This short article follows the recent webinar RiskLogic Australia and our sister company, FirstAction presented on Emergency Management and response technology. The full webinar can be found here.
Rowan Allsop, National Operations and Training Manager at FirstAction has extensive knowledge and experience when it comes to lockdowns.
During his interview in the recent webinar, Rowan confirmed that unfortunately, lockdowns are becoming more common. Increasingly around the world, emergency services are going into lockdown after events.
You should divide an event like this into three areas:
- Shelter in place: Usually used during storms or other weather events, where it is advised nobody leaves or enters.
- Lockdown: Where the safety and welfare of individuals in a workplace or location are at risk. Again, nobody in and nobody out.
- Activate Aggressor or terrorist: Run, hide, see and tell.
The fundamentals of a response
The Emergency Management industry is guilty or overcomplicating terms. If we look to simplify the assessment process, we can make better emergency management decisions and reduce overwhelming information.
Rowan introduced a concept within FirstAction – stay or go – which is now adopted within RiskLogic.
To conduct a simple and effective assessment, Rowan advises clients to answer whether to stay or go in the initial assessment of the event. This quick decision should be made by a senior, pre-agreed individual who has had the relevant training to make that call.
Regardless of who that person is, the activation of the next steps requires swift and thorough communications (something you should practice far in advance).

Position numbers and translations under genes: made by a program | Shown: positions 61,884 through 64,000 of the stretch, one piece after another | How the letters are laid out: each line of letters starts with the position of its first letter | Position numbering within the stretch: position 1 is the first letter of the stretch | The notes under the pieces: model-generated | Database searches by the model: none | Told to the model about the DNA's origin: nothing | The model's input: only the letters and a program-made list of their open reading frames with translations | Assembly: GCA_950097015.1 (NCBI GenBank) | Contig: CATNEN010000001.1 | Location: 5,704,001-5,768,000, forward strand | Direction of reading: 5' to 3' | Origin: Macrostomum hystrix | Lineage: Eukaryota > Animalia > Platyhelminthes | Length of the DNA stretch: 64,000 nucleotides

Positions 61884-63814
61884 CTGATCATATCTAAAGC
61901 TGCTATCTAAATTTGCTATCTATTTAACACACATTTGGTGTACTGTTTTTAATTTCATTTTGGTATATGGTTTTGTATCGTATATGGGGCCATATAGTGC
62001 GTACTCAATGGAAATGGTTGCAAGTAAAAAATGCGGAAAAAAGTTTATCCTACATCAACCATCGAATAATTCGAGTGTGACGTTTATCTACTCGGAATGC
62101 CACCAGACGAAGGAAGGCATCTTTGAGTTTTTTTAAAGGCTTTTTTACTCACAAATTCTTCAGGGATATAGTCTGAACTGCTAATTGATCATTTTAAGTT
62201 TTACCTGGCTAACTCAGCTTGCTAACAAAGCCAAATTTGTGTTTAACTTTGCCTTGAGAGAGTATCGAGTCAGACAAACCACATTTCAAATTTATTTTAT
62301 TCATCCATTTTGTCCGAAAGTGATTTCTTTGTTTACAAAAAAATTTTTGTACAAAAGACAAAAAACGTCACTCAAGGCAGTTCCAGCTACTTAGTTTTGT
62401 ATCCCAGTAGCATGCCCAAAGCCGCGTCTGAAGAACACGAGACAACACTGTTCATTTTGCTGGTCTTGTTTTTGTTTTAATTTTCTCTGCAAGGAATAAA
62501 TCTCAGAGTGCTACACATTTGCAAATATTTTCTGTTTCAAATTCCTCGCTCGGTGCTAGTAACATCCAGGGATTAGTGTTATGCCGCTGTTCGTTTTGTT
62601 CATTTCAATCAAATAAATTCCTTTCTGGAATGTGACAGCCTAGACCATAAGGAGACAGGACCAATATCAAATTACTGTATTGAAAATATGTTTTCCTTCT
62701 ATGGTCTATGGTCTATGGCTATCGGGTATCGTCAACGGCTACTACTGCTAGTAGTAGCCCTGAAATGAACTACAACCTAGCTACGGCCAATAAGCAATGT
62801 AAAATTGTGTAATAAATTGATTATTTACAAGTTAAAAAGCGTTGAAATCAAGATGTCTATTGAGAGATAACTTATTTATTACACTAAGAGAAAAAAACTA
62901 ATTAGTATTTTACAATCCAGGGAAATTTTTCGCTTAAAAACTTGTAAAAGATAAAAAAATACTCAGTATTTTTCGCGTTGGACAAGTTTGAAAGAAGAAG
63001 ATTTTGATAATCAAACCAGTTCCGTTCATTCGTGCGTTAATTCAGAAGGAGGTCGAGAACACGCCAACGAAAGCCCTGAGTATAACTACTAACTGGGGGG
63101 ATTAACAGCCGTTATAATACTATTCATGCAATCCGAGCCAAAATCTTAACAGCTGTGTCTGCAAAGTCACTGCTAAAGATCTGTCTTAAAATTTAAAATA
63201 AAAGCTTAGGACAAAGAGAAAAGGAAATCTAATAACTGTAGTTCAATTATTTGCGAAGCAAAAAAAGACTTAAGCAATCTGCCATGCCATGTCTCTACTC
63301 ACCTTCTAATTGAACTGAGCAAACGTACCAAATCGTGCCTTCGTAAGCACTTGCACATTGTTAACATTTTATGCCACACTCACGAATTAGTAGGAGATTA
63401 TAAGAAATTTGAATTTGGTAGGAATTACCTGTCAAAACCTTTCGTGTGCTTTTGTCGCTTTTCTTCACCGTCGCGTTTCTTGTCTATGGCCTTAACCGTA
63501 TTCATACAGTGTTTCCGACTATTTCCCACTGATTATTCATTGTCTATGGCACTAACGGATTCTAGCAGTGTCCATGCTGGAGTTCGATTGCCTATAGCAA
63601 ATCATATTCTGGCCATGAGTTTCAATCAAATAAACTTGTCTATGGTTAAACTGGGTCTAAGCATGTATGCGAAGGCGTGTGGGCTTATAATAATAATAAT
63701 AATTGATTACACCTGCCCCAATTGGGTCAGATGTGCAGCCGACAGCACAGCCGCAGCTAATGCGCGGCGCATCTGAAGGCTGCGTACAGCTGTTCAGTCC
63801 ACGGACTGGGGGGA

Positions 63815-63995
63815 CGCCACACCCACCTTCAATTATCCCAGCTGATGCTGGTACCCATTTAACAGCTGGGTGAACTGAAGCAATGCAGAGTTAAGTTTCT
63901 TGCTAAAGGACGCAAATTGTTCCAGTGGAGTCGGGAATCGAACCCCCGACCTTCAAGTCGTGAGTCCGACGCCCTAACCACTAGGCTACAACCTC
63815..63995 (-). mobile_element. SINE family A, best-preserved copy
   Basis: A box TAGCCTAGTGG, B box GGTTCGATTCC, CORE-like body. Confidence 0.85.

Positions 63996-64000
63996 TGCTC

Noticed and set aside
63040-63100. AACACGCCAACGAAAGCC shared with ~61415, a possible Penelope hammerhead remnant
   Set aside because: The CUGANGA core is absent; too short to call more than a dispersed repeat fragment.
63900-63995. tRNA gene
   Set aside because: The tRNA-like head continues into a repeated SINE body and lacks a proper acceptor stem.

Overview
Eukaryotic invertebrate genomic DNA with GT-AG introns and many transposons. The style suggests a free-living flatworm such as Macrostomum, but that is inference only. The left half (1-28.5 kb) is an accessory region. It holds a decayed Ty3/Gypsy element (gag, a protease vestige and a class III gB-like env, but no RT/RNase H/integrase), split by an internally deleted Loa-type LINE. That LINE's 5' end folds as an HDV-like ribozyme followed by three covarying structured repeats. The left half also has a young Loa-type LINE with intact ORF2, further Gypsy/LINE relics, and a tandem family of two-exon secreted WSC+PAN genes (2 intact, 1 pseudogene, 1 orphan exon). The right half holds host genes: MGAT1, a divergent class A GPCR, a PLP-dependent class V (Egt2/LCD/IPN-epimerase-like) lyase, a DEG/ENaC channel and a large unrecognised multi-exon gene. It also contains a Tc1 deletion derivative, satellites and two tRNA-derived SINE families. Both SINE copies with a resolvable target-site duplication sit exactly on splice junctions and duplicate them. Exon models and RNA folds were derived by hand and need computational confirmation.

Communication between the crisis or emergency team, the officials confirming the lockdown (i.e. the police and emergency services) and your people should be as smooth as possible and tested regularly.
Your communication channels need to consider the challenge of reaching people who are trying to hide or stay silent. It must also persuade people to stay away from the danger areas, even if they have children or loved ones there.
We’ve seen in the past that schools especially struggle with worried parents arriving and trying to get their children away.
It’s also important to formally agree on who ends the lockdown?
An example of an incorrect example when Police had advised all to remain in lockdown, especially schools.
If the police give the all clear, who then communicates that with your people?
Common blind spots
Rowan has seen on a few occasions that clients have trained their staff regularly on evacuations and lockdowns which tend to run between 15 to 30 minutes. The reality is, lockdowns can last much longer.
Our team has heard feedback from a leadership group for a local retail outlet. During the events of March 15th, many worried staff and customers became more and more concerned about the lockdown and were struggling to get information.
Our contact remained calm on the phone to the store manager and CEO and advised them to embrace their surroundings. These people were in a two-storey, large department shop with access to food and water. The instruction was to “send everyone down to the café, have them fed, have them sit on our couches, have them relax”.
Commonly the issue is keeping people calm when the hours tick over during tense situations. You can’t always exercise a 3-4 hour lockdown, but you can train your mindset to handle one.
Use tools to help you
Technology can and is used for good. Alerts, notifications and check-in options allow people to communicate and stay safe during times of chaos.
RiskLogic & FirstAction has embraced technology as a way for our clients to maintain calm and stay on top of the situation.
But, it’s important to always remember that it is people who run the technology. Without training and setting a culture of resilience, it will not be as effective.
While now is the time of mourning for many, soon will be the time for difficult questions and periods for review.